SEATTLE — A U.S. District Court judge in Seattle has found the National Marine Fisheries Service has failed to ensure that Southeast Alaska salmon harvests not harm protected Pacific Northwest chinook and endangered southern killer whales that prey upon them.
The Monday ruling came in a brief summary judgment from U.S. District Court Judge Richard Jones. It is a significant victory for the Washington-based Wild Fish Conservancy, which argued that the National Marine Fisheries Service approved a flawed plan to compensate for the harvest by increasing hatchery release of chinook.
“We applaud Judge Jones’ ruling that is finally calling into question decades of unsustainable Chinook harvest management in Southeast Alaska,” said Emma Helverson, Wild Fish Conservancy executive director, who in a statement called the decision a “watershed moment” for efforts to recover southern resident orcas and wild chinook.
The southern resident killer whales are an endangered community native to the Pacific Northwest that consists of 73 members across three pods: J, K and L, which have struggled amid a decline in wild chinook populations that are a key part of their diet. Some whale advocates have long looked with concern to Southeast Alaska harvests of the salmon.
It is still uncertain what the judge’s ruling will mean for Southeast Alaska fisheries catching salmon that would eventually head south to British Columbia or the Pacific Northwest to spawn.
Litigants in the case, which include the state of Alaska and the National Marine Fisheries Service, are expected to brief U.S. Magistrate Court Judge Michelle Peterson on how to respond to the ruling.
One option, which likely will be sought by the state of Alaska, would allow the fishery to continue while the National Marine Fisheries Service develops a new plan for ensuring the harvests would comply with the federal Endangered Species Act and National Environmental Policy Act.
In what the Alaska Department of Fish and Game called in a statement “a worst-case scenario,” the harvest, which is managed by the state of Alaska, would shut down until that new plan could be drafted and gain court approval.
“We disagree with the ruling and are considering an appeal,” said Doug Vincent-Lang, commissioner of Alaska’s Department of Fish and Game. “We have a responsibility to look out for our fisheries and families that rely on them.”
The National Marine Fisheries Service declined to comment Wednesday, citing pending litigation.
The Alaska harvest is set by negotiations that take place between the United States and Canada under the Pacific Salmon Treaty. For 2022, the treaty allocation is 266,000 fish in the 12-month period that ends Sept. 30, with most of that going to commercial trollers who hook fish. Other quotas go to seine, gillnets, recreational and subsistence fisheries, according to a statement from the Alaska Department of Fish and Game.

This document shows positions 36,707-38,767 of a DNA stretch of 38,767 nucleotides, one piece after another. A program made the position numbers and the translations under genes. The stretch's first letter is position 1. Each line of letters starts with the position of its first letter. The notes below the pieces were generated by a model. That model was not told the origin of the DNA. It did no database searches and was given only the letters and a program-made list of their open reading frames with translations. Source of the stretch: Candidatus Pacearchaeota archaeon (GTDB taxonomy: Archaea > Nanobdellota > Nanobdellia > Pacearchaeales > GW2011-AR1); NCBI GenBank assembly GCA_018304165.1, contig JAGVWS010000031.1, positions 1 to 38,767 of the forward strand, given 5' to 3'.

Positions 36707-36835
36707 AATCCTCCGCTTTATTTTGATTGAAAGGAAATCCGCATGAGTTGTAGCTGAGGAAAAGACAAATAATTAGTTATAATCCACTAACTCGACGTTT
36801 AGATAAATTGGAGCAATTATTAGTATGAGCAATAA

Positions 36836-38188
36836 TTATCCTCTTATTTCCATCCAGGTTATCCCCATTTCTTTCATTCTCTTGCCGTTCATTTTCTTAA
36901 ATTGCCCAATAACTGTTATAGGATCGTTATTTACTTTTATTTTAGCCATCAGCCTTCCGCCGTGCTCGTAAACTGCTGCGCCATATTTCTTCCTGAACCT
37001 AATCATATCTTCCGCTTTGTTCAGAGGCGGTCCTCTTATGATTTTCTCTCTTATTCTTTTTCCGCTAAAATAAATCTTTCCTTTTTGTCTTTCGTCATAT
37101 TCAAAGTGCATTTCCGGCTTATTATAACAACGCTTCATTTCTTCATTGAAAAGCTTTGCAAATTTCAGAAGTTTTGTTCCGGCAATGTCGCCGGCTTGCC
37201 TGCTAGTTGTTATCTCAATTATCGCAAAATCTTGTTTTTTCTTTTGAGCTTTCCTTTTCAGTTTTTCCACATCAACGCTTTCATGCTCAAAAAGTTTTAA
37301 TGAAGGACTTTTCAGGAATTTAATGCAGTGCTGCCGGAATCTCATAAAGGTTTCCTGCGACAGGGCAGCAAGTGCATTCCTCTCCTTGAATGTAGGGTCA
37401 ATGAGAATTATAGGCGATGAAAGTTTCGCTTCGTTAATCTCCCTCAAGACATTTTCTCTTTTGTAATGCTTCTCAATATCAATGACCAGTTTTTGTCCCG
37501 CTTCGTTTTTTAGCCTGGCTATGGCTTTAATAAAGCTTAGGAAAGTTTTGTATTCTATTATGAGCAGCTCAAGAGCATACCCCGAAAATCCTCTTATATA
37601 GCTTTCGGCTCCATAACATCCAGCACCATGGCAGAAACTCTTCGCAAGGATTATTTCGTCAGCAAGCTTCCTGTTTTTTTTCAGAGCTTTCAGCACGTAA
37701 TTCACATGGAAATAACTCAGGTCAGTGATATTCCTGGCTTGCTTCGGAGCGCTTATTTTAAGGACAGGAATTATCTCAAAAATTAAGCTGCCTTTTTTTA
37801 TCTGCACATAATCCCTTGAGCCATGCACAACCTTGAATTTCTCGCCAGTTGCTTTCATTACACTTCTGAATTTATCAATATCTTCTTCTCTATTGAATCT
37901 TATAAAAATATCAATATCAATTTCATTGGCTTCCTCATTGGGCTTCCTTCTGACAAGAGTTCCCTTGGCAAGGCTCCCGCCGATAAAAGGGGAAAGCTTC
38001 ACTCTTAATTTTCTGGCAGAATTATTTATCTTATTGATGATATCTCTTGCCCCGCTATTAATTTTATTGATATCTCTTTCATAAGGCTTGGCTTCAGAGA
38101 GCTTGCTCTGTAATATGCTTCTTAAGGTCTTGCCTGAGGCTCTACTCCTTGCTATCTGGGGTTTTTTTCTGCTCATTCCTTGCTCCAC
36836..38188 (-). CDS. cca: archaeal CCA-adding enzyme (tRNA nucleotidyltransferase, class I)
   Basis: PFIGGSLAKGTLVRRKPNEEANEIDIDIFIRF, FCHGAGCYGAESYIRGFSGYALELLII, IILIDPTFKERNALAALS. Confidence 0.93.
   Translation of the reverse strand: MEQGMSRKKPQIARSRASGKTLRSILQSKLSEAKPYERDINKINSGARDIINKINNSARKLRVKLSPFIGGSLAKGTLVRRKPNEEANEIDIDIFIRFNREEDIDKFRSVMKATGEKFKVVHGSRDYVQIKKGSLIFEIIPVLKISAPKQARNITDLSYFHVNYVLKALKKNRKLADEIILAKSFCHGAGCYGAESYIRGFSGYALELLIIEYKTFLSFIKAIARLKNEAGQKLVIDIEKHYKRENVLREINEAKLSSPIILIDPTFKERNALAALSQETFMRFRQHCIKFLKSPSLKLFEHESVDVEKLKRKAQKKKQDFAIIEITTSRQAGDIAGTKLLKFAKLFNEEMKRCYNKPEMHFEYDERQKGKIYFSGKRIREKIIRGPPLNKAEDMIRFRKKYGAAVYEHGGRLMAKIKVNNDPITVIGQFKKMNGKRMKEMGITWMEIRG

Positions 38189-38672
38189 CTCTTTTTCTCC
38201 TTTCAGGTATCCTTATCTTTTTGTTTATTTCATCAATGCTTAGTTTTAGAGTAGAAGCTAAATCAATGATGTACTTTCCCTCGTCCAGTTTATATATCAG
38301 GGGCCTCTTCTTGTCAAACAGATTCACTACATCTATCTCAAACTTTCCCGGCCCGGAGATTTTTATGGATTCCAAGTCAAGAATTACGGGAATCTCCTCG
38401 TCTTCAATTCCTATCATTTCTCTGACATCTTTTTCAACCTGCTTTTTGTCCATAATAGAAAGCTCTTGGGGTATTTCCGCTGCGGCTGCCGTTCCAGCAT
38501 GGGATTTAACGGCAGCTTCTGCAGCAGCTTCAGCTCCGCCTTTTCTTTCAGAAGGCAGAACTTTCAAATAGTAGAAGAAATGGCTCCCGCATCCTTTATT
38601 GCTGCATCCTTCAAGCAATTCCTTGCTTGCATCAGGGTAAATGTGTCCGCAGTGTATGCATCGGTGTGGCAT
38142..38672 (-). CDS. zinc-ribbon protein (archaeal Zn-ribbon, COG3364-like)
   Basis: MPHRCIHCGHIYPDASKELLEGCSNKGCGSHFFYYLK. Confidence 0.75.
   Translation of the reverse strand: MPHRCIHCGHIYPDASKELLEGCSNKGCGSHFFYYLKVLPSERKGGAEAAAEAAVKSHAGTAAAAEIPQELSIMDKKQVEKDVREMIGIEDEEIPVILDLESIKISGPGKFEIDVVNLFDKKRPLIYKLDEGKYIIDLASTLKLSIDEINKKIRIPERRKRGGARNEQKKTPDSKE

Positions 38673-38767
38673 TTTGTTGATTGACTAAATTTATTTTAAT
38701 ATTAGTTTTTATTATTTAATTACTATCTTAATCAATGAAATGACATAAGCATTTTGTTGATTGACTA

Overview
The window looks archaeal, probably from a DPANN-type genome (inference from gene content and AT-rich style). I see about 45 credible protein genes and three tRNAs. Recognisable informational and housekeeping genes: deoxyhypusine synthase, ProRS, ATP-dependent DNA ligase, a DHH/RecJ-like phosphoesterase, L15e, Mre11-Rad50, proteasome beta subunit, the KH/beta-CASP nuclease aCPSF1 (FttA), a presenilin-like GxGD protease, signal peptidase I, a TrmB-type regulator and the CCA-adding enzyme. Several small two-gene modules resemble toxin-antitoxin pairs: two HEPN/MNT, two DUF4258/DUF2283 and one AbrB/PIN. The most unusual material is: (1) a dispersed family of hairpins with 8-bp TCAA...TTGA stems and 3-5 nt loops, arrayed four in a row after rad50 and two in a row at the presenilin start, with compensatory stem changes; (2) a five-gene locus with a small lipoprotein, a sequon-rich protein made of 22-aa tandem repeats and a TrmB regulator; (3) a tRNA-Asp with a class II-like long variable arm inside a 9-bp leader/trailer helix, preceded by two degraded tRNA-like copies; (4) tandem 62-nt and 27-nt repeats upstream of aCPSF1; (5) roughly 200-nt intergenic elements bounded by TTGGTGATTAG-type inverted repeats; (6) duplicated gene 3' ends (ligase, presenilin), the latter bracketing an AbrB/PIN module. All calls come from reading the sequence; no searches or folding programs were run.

Since 2006, the population of the southern resident killer whales has generally declined and not shown signs of recovery. The consistently low availability of chinook is one of the factors cited by the federal scientists as inhibiting the whales’ recovery.
The National Marine Fisheries Service, in approving the Southeast Alaska harvest in a 443-page document, found that the fishery would likely have adverse impact to some Columbia Basin and Puget Sound chinook runs, as well as the southern resident killer whales to the point of putting them in jeopardy — a legal term that denotes a threshold that cannot legally be crossed.
To compensate for the losses to the Southeast Alaska harvests, the National Marine Fisheries Service proposed funding for salmon hatcheries that would produce a 4% to 5% increase in chinook.
One example of that effort was an $11 million 2020 grant to the Washington State Recreation and Conservation Office. That money included funding for eight Puget Sound and Hood Canal restoration projects and three hatchery-focused projects, according to a statement from the office.
But Judge Peterson, in a 2021 report, found that the National Marine Fisheries Service failed to create a binding plan that would be subject to deadlines and enforceable obligations.
Peterson also found fault with the National Marine Fisheries Service using hatcheries to try to boost populations without a complete evaluation of how these fish might harm wild populations.
The Wild Fish Conservancy and other conservation groups have also had concerns about chinook fisheries off the Northwest. As a result of litigation, the Pacific Fishery Management Council developed new protections for nontribal commercial chinook salmon fishing in years when the estimated population falls below 966,000 fish, according to Helverson of the Wild Fish Conservancy.
If the federal court decision sticks, Alaska will be looking for chinook fisheries outside of Alaska to do more, Vincent-Lang said in a statement.